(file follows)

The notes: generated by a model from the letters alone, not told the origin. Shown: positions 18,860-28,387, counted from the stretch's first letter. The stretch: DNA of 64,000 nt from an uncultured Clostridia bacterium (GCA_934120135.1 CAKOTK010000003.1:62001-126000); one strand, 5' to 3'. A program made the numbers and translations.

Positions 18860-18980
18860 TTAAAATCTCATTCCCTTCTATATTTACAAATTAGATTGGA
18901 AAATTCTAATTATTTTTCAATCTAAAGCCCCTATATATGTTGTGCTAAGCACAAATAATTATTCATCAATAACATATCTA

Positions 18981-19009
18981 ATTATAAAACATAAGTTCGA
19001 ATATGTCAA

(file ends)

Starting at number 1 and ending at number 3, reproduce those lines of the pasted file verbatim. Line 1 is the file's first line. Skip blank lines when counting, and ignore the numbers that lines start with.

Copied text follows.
The notes: generated by a model from the letters alone, not told the origin. Shown: positions 18,860-28,387, counted from the stretch's first letter. The stretch: DNA of 64,000 nt from an uncultured Clostridia bacterium (GCA_934120135.1 CAKOTK010000003.1:62001-126000); one strand, 5' to 3'. A program made the numbers and translations.

Positions 18860-18980
18860 TTAAAATCTCATTCCCTTCTATATTTACAAATTAGATTGGA